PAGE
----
One of the many things I’m grateful for in the wake of the Corona virus are my multiple and varied networks. On the personal end of things, I’m reconnecting with friends and relatives from all over the globe and from different phases of my life. That’s fun and enormously comforting.
On the professional end of things, I’m discovering that at a moment when it’s vital to be flexible and agile in how we approach our work, my network is furnishing me with new opportunities for growth.
I was reminded of this the other day when a call went out at one of the consultancies where I work. Overnight, this company – which specializes in leadership development – was transitioning its content from face-to-face workshops to webinars. The CEO suggested that the 50 or so affiliated consultants sort ourselves into small “action learning groups” of four to six people to help navigate this shift into the Wild West of online delivery.
I’m new to action learning, which has been described as a process of “insightful questioning and reflective listening.” It’s essentially a group coaching methodology that brings together small groups of people from different areas of an organization to solve real issues in real time.The idea is to use group dialogue to disrupt the status quo and generate innovate solutions.
My group defined its problem as “Sharing our collective insights from the field to learn about super powers of adaptability in shifting offline to online learning in tough times.” Our Slack channel is #superpowers. (P.S. Love!) Because all six of us have very different backgrounds – ranging from journalism and academia to executive coaching and learning and leadership – we all bring different perspectives to this joint endeavour.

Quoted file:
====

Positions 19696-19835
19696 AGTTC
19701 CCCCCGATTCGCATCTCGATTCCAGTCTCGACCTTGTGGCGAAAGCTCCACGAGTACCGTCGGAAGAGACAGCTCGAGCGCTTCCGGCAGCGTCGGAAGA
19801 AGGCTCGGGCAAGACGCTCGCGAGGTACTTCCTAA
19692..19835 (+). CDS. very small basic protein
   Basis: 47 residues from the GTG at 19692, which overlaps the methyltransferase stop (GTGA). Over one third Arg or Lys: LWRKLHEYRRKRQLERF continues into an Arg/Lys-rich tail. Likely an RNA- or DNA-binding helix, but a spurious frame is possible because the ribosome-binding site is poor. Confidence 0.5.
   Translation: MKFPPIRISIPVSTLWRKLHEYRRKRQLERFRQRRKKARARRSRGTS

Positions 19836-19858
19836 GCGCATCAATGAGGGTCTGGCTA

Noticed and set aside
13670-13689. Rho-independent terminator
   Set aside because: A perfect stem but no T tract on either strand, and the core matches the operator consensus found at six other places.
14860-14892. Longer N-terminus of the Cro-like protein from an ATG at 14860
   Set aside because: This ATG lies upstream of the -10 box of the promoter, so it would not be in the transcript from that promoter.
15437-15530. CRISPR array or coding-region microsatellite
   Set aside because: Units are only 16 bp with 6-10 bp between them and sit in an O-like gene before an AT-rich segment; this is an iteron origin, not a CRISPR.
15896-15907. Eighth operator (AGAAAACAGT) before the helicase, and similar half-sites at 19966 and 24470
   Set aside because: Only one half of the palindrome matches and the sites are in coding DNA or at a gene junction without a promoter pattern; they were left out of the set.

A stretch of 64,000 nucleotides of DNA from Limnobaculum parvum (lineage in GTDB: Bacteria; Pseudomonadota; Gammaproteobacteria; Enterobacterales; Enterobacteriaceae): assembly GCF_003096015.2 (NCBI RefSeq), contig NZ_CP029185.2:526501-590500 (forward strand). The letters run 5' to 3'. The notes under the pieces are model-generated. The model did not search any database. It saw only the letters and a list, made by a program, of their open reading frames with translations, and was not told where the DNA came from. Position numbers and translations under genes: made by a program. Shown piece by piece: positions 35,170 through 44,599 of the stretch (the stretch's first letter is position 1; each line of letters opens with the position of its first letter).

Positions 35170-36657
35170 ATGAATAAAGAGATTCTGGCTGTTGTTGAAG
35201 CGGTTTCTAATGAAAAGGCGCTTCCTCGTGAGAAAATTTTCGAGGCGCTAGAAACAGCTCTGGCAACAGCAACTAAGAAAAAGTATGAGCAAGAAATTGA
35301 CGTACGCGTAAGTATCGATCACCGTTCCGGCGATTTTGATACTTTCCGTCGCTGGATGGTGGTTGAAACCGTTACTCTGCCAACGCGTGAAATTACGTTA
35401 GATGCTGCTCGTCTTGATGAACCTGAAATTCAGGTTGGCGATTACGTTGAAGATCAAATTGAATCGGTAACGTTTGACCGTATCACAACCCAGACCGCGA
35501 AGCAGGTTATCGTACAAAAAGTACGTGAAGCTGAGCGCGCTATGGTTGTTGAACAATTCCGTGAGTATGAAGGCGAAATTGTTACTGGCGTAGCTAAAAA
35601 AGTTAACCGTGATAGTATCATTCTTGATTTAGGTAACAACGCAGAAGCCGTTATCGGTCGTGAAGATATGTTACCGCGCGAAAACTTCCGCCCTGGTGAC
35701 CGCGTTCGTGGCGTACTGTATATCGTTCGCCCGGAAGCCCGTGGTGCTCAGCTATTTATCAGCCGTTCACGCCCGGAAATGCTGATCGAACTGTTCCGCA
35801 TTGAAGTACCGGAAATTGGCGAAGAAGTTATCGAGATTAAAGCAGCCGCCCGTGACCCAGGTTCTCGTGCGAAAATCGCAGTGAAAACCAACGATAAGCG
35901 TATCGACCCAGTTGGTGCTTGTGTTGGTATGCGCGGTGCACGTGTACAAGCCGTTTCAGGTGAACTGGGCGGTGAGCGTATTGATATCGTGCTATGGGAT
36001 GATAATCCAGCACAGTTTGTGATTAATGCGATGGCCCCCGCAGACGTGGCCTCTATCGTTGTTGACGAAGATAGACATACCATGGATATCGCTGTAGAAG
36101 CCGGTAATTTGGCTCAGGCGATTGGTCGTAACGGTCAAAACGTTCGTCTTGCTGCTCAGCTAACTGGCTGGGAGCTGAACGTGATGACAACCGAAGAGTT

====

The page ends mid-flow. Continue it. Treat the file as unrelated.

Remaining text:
The first week, one member of our group gave a short presentation on how to engage audiences with online learning tools. I already knew how to use polls, chats and break-out rooms to facilitate participation using Zoom. But in conversation with my Action Learning group, I was delighted to discover that document sharing, What’sApp and live video recordings could also be utilised to stimulate learning.
The following week, we talked about the advantages of running webinars through other platforms like Google Hangouts and Prezi. We also talked about how to flip the classroom, the potential advantages of shorter “bursts” of instruction and how to fold one-to-one tutorials in alongside webinars to personalize the learning experience. Next week, I’ll facilitate a discussion around “voice,” and how to become a thought leader using social media.
I’ve written before about why it’s important to have a group of people who can offer advice as you move through your career, rather than relying on one, sole mentor. This diversity enables you to draw on a range of viewpoints – and skill sets – that complement your own. I’ve also championed lifelong learning as a way to cultivate curiosity as we age.
What’s wonderful about this new group I’ve joined is that I feel like I’m doing both things. I’ve got some new guests at my metaphorical “dinner table” who are helping me to develop professionally. And during a period in my life when I’m mostly stuck indoors, it’s great to stay fresh and learn new skills.
What are you doing during this difficult time to accelerate your learning curve?